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Cabinet approves a variety of reshuffles

Posted by pakin On July - 26 - 2017 ADD COMMENTS

Source says Theerapat is being moved to Prime minister’s office because he did not respond to orders.

AGRICULTURE and Cooperatives Ministry permanent secretary Theerapat Prayurasiddhi will be transferred to the Office of the Prime Minister on October 1.

The Cabinet approved his transfer yesterday, along with the rotation of several senior officials belonging to various ministries.

Agriculture and Cooperatives Minister General Chatchai Sarikalya said Deputy Prime Minister Wissanu Krea-ngarm was interested in Theerapat’s abilities and had requested his transfer.

The source added that Leadviroj’s most recognised achievement was the AgriMap app that helped farmers decide what types of plants were suitable for their farmland location, while Somchai had stood out in work on projects related to HM the late King Bhumibol Adulyadej’s concepts.

As for the Public Health Ministry, Dr Jedsada Chokdamrongsuk – who now heads the Disease Control Department – is poised to succeed Dr Sopon Mekthon as the permanent secretary.

Sopon will retire due to his age on September 30.

With a medical degree from Southwestern University in the Philippines, Jedsada will become the first permanent secretary for Public Health who has not graduated from a prestigious Thai medical school.

The Cabinet also approved the promotion of Energy Ministry deputy permanent secretary Thammayot Srichuai to the post of the ministry’s permanent secretary while PM’s Office deputy secretary-general Patcharaporn Intreyonk will rise to the helm of her agency.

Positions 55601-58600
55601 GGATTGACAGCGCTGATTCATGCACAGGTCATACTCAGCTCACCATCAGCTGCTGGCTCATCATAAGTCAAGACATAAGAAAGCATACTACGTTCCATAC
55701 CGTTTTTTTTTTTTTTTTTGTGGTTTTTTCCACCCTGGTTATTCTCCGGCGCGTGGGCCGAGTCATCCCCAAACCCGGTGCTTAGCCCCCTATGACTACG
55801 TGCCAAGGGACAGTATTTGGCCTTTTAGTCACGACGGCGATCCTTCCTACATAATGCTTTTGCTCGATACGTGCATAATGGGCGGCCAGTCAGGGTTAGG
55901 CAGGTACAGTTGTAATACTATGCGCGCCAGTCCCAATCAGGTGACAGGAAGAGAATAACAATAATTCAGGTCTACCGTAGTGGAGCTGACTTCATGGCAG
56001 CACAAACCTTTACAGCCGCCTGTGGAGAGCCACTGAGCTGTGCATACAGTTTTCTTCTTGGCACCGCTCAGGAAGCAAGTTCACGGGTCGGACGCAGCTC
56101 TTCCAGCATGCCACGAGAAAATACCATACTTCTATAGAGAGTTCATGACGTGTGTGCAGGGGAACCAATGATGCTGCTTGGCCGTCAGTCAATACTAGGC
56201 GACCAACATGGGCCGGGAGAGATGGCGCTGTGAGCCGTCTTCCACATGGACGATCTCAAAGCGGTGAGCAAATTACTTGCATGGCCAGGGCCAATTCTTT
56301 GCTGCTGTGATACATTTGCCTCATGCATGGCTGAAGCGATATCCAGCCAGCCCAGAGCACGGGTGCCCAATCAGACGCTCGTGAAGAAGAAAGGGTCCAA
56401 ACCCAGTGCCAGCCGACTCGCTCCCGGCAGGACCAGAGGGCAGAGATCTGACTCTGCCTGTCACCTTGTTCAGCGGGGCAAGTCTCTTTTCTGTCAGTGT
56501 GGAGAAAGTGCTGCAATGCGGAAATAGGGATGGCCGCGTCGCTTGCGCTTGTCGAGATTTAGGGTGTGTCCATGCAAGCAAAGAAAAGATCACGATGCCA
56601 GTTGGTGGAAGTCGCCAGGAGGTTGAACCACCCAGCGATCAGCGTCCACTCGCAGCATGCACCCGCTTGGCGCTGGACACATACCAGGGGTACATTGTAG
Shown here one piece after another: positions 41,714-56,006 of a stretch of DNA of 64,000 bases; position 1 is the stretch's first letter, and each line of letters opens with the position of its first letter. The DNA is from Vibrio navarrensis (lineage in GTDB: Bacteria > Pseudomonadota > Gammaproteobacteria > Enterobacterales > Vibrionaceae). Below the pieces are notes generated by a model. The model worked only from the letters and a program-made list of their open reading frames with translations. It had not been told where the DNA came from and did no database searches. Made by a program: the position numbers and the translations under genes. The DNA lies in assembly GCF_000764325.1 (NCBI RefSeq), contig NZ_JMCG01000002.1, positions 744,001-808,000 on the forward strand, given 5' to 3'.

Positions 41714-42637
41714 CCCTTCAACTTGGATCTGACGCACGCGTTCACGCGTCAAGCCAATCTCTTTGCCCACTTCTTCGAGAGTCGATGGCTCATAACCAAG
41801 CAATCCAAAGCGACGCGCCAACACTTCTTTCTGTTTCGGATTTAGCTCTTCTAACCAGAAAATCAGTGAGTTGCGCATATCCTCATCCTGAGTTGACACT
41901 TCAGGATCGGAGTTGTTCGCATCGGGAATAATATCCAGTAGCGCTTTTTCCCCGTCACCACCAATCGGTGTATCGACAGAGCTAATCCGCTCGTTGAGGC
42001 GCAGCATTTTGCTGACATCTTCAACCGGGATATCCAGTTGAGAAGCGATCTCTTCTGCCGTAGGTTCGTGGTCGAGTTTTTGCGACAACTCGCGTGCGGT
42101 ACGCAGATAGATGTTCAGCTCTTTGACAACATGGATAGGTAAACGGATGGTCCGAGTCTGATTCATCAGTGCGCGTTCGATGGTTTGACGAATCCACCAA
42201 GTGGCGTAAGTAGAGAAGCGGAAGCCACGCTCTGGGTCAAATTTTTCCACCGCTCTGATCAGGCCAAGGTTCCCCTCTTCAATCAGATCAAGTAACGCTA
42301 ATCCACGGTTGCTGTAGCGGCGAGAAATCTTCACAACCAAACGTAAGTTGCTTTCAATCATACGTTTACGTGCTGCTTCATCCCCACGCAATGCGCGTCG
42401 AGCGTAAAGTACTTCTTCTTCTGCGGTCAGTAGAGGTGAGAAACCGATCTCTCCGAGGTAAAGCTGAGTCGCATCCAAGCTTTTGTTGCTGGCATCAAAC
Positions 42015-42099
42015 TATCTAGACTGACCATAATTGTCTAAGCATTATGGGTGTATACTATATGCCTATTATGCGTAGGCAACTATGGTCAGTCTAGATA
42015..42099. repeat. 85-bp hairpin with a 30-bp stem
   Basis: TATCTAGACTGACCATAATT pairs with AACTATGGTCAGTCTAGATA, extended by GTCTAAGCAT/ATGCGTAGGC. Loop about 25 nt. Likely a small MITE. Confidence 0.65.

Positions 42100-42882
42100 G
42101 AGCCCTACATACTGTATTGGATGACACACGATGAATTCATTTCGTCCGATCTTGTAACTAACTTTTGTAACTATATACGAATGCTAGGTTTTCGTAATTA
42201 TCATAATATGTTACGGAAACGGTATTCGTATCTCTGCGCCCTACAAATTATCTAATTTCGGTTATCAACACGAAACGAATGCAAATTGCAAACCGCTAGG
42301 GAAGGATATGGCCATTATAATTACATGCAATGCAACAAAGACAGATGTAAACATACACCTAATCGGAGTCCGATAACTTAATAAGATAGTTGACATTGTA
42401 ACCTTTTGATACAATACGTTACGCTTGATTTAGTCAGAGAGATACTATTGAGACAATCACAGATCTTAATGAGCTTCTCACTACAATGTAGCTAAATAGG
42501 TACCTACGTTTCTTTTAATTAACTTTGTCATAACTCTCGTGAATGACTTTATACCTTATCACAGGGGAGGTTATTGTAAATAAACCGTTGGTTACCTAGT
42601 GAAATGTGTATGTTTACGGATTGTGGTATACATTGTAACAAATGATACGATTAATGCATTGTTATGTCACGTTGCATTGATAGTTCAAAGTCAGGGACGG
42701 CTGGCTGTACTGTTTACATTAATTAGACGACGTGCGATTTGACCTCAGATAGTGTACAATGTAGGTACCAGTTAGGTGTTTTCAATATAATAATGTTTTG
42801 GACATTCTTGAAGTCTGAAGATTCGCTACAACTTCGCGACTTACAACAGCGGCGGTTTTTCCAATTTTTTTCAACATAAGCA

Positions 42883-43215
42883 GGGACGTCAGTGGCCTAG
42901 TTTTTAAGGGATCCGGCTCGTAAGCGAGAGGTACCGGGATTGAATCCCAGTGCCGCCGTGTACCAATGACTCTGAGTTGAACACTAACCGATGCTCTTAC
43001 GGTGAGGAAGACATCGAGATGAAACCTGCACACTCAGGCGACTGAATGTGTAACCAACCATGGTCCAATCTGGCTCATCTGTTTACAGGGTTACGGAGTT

Agency promotions have also taken place.

For example, the Cabinet yesterday gave the green light to the appointment of the Board of Investment deputy secretary-general Ajarin Pattanapanchai as the new permanent secretary for Digital Economy and Society.

Local Administration Department director-general Jarin Chakkaphark has also been endorsed as the new permanent secretary for Labour.

Meanwhile, Interior Minister General Anupong Paochinda said his ministry had concluded reshuffles of officials at similar levels already, many of which won Cabinet approval yesterday.

For example, Interior Ministry deputy permanent secretary Chayapon Thitisak will become the new director-general of the Disaster Prevention and Mitigation Department starting on October 1.

Another deputy permanent secretary for Interior, Nattapong Sirichana, will become Nakhon Nayok province governor. Nisit Chansomwong, another deputy permanent secretary, will serve as Nonthaburi governor.


Yingluck Shinawatra has taken to Facebook to say she will continue to fight to prove her innocence in the negligence court case against, apparently in response to the government’s move to block her supporters and seize her assets.